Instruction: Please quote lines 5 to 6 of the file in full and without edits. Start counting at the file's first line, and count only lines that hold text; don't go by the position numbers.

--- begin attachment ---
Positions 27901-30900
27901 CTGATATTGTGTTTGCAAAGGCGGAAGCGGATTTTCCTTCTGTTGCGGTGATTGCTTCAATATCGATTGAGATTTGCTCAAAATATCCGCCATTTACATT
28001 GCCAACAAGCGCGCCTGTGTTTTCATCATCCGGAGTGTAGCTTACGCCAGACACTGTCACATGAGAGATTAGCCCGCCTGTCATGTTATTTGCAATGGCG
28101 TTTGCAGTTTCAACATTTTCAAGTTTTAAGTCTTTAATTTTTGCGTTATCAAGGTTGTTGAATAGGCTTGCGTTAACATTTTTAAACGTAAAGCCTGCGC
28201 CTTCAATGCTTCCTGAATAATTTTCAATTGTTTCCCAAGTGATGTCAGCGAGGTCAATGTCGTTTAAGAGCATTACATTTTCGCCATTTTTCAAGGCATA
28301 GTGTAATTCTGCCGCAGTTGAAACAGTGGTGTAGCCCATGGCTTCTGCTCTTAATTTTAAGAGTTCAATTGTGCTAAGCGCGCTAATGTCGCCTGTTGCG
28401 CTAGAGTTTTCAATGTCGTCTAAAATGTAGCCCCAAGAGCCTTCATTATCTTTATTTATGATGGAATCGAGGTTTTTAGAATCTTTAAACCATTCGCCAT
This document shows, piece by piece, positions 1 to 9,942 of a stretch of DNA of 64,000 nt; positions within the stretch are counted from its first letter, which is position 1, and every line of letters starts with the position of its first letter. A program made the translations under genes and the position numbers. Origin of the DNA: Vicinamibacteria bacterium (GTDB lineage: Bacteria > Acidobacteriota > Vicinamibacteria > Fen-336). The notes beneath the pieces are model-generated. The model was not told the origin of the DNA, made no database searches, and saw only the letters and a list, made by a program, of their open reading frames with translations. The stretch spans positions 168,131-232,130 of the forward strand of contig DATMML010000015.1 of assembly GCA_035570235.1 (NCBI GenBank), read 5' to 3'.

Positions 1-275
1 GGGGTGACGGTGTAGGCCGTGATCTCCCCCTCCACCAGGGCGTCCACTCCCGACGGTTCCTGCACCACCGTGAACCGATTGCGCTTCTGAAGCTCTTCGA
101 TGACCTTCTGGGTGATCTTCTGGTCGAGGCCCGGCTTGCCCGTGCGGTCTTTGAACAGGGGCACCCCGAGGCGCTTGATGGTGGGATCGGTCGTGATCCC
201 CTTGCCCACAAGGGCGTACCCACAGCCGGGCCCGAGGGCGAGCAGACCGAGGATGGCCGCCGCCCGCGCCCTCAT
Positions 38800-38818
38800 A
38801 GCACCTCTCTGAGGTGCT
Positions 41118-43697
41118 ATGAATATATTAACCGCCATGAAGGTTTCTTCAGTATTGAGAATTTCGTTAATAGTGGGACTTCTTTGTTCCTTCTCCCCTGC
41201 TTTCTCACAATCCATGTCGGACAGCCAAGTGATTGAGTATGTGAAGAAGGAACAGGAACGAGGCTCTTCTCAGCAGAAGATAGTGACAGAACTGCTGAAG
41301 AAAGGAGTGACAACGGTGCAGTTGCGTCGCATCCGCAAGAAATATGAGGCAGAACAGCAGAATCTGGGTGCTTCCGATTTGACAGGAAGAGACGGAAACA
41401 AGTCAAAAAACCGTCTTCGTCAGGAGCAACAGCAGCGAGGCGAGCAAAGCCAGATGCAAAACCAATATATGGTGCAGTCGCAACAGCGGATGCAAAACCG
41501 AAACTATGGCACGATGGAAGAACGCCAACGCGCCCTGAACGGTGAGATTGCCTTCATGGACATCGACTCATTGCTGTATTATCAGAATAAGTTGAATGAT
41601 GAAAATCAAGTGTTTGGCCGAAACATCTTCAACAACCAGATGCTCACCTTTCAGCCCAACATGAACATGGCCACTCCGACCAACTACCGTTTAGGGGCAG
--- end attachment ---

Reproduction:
28201 CTTCAATGCTTCCTGAATAATTTTCAATTGTTTCCCAAGTGATGTCAGCGAGGTCAATGTCGTTTAAGAGCATTACATTTTCGCCATTTTTCAAGGCATA
28301 GTGTAATTCTGCCGCAGTTGAAACAGTGGTGTAGCCCATGGCTTCTGCTCTTAATTTTAAGAGTTCAATTGTGCTAAGCGCGCTAATGTCGCCTGTTGCG